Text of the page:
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Implementing Cognitive Apprenticeship. impact of educational technology on student learning. In the teaching of decision analysis skills, cognitive apprenticeship is a way to learn. In a relationship with an expert, students are scaffolded to learn to analyze and decide like an expert.

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implementing cognitive apprenticeship

Implementing Cognitive Apprenticeship

impact of educational technology on student learning

ca for teaching decision analysis
In the teaching of decision analysis skills, cognitive apprenticeship is a way to learn. In a relationship with an expert, students are scaffolded to learn to analyze and decide like an expert.

The desired behavior is first modeled for the student

The model (or framework) is treated so that the student can perform behavior alone.

An exploration can begin, where students are looking for other possibilities in deciding, see other perspectives, and learn to see the complexity of many factors influencing each other in deciding.

CA for teaching decision analysis
six instructional methods of cognitive apprenticeship






provides opportunities for students to observe an expert's practices. The learning situation must include exemplars of how an expert performs the tasks.

offers students help in the form of hints, scaffolding, feedback, modelling, goal setting and reminders while they are carrying out tasks.

provides temporary support by teachers for those parts of the tasks students have difficulty performing. The support can take the forms of suggestions or direct help. Fading consists of the gradual removal of this support until students are on their own.

requires that students explicitly express their knowledge, reasoning, or problem solving processes for problems or issues that they are tackling. Articulations can include students engaging in a dialogue, verbalizing their thoughts, or assuming the role of monitor or critic in cooperative activities.

offers a mechanism for students to externalize their metacognitive processes and hence open them for evaluation. It enables them to compare their own problem-solving processes with those of an expert and other students.

invites students to tackle and solve problems independently. Usually, instructors set general goals and teach exploration strategies. Students then are encouraged to focus on particular sub-goals within learning tasks, or even revise the general goals in order to come up with their own problem solutions.

six instructional methods of cognitive apprenticeship
learning tools
Learning tools
  • Case-based Learning
  • CSCW (computer supported cooperative work)
    • Collaborative tools include computer conferencing, electronic mail, and shared workspace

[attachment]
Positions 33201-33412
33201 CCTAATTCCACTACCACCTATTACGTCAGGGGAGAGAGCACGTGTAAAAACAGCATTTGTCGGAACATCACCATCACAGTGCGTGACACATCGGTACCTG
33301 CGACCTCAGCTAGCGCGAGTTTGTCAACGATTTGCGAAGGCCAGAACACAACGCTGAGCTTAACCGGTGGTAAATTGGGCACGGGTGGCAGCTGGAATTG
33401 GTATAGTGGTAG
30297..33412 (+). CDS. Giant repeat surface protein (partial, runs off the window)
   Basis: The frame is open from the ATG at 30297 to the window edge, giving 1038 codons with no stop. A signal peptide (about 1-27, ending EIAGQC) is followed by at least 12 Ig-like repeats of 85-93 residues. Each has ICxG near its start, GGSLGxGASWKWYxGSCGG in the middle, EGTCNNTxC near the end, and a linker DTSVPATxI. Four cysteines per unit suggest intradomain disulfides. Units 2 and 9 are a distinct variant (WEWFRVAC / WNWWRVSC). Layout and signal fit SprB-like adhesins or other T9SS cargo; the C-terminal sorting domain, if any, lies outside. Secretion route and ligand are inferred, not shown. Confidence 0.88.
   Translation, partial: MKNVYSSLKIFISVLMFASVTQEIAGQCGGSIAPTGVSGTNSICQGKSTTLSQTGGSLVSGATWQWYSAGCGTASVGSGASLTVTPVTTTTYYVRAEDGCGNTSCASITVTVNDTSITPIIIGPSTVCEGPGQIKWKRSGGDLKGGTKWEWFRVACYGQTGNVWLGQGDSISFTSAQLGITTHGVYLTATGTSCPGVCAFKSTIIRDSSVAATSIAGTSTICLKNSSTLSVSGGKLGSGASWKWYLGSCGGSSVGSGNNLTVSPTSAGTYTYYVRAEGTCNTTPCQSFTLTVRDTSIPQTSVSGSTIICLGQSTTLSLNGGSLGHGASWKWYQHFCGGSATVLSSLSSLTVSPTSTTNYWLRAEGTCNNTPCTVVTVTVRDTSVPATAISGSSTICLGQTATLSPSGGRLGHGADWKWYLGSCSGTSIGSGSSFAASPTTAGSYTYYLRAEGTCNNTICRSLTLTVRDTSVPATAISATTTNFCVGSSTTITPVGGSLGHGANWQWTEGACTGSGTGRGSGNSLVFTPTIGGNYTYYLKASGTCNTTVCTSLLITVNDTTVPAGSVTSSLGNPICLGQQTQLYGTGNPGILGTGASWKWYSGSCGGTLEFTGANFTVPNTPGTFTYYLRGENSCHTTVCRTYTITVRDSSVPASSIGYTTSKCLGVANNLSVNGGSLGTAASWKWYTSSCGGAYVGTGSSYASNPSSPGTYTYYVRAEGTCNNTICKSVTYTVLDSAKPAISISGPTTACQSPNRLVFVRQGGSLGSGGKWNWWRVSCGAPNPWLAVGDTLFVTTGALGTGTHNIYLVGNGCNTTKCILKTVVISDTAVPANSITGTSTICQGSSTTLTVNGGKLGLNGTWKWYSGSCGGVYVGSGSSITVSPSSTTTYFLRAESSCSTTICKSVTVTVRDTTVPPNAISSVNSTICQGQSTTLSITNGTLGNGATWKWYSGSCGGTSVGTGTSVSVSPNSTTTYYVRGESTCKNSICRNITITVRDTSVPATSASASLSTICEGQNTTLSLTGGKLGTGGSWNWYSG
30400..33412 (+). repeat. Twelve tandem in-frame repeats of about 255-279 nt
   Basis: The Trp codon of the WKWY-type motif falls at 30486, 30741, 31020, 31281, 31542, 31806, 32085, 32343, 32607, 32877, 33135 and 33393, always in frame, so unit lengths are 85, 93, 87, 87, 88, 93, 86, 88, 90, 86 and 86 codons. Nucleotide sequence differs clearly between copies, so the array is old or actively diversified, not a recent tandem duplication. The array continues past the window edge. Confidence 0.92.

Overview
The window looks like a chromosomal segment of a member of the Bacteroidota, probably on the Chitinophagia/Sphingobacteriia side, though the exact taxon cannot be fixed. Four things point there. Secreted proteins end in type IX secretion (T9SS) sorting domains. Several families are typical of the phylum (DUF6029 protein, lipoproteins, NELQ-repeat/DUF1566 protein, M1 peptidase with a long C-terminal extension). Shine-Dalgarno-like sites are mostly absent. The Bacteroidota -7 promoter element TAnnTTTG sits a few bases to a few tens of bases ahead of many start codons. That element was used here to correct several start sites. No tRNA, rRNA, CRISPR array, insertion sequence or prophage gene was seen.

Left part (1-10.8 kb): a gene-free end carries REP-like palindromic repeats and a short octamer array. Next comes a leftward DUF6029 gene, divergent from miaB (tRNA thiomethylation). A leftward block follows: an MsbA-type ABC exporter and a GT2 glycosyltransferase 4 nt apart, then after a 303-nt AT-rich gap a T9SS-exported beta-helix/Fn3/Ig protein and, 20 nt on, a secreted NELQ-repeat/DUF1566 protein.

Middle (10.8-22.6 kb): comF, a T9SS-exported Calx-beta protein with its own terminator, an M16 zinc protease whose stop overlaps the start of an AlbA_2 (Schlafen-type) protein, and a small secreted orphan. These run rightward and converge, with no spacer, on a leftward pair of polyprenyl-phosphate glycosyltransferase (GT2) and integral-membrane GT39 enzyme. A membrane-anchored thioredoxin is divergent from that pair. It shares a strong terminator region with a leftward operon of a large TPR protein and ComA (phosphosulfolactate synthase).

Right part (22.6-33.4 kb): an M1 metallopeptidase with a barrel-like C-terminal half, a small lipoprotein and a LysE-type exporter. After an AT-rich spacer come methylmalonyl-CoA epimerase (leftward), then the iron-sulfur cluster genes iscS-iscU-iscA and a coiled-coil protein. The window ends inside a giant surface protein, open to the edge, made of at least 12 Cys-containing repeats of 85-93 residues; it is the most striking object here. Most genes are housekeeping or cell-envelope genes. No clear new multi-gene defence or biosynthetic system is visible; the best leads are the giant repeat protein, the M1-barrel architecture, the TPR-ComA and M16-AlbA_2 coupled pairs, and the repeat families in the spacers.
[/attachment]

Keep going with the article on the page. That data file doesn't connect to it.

• Cognitive tools include performance support, hypermedia, and navigation functions.
instructional library

Domain knowledge

Reflective questions

Testing questions

Problem solving strategies

Problems solving samples

Expert solutions

Peer solutions

Case analysis guidelines

Online discussion

text- and graphic-based business scenarios

conceptual and factual knowledge and procedures

evaluate learner understanding

procedures modeled by experts or learners

example case solutions

expert's advice and/or solutions for a case

various versions of solutions for a case provided by learners

instructions and hints of conducting case-based learning

repository of dialogue among learners and experts

Instructional Library
ca in action
CA in action
  • Cognitive apprenticeships are situated within the social constructivist paradigm. They suggest students work in teams on projects or problems with close scaffolding of the instructor.
  • In situated cognition, problem solving activities should not be "neat" and pre-defined, but rather, complex with students required to discover relevant procedures. Thus, a situated multimedia program will not reflect a drill-and-practice environment, but more closely approximate a resource set from which relevant information is sorted and derived by students.
  • Multimedia should not flow in a linear fashion, but provide students with multiple perspectives on presented issues that they must judge. Further, multimedia should require students to collaborate and act upon presented information, by developing hypotheses and solution plans in teams. Coaching and scaffolding is a key part of situated materials. Although hints and prompts can be embedded in programs, teachers will need to closely monitor student use and understanding of programmed help, providing additional support when needed.
  • Perhaps the most critical component of situated learning is communication among peers.